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  16. Ericka Tucker (2013). The Subject of History: Historical Subjectivity and Historical Science. Journal of the Philosophy of History 7 (2):205-229.
    In this paper, I show how the phenomenological and hermeneutic traditions and method converge on their treatment of the historical subject. Thinkers from both traditions claim that subjectivity is shaped by a historical worldview. Each tradition provides an account of how these worldviews are shaped, and thus how essentially historical subjective experience is molded. I argue that both traditions, although offering helpful ways of understanding the way history shapes subjectivity, go too far in their epistemic claims for the superiority of (...)
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  17. Eugen Zeleňák (2013). Semantics of Historical Representation in Terms of Aspects. Journal of the Philosophy of History 7 (2):244-256.
    In his latest book, Frank Ankersmit proposes an original theory of historical representation. In this review I focus on what I take to be his most important semantic points with respect to representation, meaning, truth, and reference. First, I provide a short summary of the book. Second, I explore his semantics in terms of aspects and compare it with a different account inspired by the Fregean notion of mode of presentation. As my examination shows, Ankersmit’s analysis faces the problem of (...)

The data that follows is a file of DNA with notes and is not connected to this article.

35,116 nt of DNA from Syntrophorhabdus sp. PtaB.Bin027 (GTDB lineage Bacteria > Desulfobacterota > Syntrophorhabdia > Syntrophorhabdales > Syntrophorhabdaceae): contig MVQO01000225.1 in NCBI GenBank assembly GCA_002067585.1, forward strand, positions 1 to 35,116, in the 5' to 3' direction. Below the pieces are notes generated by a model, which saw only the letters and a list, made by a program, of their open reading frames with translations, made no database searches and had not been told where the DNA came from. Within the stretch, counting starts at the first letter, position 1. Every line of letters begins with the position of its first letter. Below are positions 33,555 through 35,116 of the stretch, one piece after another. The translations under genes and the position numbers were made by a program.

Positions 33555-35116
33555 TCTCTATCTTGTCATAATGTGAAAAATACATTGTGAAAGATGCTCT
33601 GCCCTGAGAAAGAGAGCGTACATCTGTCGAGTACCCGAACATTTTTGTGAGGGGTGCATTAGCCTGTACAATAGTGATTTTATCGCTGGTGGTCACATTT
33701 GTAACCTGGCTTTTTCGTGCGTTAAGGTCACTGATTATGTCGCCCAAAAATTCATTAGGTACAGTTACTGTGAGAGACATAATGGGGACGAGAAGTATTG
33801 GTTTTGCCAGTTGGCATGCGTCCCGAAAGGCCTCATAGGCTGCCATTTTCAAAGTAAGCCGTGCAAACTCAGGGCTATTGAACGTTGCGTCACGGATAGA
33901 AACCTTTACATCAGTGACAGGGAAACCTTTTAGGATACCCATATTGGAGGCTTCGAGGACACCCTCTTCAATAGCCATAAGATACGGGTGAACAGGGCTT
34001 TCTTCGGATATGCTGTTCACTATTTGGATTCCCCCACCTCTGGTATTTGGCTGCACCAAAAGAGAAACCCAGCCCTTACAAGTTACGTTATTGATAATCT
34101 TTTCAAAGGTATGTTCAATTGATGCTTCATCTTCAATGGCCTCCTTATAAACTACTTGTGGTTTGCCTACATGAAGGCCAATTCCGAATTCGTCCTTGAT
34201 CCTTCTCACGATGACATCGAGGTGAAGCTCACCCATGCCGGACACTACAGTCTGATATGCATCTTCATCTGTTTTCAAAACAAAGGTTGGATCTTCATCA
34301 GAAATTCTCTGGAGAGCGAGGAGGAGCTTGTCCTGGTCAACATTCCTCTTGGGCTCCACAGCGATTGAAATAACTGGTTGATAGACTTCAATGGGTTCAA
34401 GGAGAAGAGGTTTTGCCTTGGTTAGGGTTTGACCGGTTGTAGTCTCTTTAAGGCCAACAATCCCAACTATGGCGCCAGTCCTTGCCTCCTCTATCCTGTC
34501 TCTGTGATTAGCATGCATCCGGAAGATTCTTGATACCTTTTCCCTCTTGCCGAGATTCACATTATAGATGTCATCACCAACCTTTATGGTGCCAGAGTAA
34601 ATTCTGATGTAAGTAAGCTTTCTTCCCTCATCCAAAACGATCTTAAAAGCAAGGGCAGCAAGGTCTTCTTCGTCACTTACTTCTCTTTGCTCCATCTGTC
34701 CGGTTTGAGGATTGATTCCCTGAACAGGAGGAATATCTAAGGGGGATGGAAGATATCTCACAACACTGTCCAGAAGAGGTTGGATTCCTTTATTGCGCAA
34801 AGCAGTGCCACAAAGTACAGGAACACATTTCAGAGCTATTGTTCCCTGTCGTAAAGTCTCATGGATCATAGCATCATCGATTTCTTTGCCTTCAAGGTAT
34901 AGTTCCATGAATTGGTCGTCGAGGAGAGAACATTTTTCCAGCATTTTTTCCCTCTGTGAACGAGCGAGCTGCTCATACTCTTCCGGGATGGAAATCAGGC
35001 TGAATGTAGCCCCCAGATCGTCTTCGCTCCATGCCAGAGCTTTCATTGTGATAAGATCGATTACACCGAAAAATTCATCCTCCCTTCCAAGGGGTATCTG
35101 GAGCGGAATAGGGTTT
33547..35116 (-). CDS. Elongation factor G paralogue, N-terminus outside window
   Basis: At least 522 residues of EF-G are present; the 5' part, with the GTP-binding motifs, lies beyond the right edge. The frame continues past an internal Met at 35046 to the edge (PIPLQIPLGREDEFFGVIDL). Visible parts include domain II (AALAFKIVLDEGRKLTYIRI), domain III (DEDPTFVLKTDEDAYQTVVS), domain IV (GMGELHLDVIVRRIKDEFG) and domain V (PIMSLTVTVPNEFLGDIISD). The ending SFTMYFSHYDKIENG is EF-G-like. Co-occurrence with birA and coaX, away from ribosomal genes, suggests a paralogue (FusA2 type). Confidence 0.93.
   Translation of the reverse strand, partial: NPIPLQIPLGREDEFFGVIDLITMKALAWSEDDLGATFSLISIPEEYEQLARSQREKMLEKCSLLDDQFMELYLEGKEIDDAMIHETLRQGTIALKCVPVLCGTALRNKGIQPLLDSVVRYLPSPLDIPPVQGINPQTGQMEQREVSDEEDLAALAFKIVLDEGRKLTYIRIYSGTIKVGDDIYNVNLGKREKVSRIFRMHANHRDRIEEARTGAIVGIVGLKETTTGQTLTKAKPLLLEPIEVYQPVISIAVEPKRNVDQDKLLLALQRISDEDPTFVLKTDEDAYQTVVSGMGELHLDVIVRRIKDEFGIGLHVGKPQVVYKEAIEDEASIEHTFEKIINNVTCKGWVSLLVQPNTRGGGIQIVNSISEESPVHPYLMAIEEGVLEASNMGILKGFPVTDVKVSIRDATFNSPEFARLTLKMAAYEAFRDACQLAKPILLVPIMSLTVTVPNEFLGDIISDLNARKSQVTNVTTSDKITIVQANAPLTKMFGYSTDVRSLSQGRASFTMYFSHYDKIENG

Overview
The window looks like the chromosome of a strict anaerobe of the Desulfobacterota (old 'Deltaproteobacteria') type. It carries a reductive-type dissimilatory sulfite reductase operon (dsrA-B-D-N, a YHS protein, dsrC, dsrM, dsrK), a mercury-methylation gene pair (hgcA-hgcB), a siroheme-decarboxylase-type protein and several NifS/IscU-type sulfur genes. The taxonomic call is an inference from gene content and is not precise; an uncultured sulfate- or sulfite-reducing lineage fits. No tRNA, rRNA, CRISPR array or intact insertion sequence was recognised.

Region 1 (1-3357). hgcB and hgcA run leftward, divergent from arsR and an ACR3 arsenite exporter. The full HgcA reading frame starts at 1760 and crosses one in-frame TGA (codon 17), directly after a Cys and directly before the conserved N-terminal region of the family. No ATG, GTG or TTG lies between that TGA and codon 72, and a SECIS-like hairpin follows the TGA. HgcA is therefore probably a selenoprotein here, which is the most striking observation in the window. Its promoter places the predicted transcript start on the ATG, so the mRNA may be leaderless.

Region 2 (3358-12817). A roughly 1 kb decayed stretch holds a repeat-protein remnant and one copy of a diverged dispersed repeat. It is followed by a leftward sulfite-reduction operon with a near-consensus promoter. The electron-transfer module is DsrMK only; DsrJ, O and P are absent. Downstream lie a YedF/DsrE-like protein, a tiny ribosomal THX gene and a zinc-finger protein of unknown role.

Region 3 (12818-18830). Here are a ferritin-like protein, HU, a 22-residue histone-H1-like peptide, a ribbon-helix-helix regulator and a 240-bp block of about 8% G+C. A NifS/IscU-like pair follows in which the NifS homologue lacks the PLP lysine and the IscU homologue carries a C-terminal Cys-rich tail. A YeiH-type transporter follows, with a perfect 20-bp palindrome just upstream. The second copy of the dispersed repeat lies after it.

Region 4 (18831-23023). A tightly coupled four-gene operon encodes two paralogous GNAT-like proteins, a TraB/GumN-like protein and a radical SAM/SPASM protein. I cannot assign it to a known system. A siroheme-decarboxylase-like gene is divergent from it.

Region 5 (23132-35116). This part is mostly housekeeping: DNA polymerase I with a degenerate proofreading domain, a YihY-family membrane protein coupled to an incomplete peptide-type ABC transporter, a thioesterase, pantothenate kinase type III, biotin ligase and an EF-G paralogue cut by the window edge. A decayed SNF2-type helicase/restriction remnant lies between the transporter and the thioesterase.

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  18. Jonathan Owen Clark (2013). Aesthetic Experience, Subjective Historical Experience and the Problem of Constructivism. Journal of the Philosophy of History 7 (1):57-81.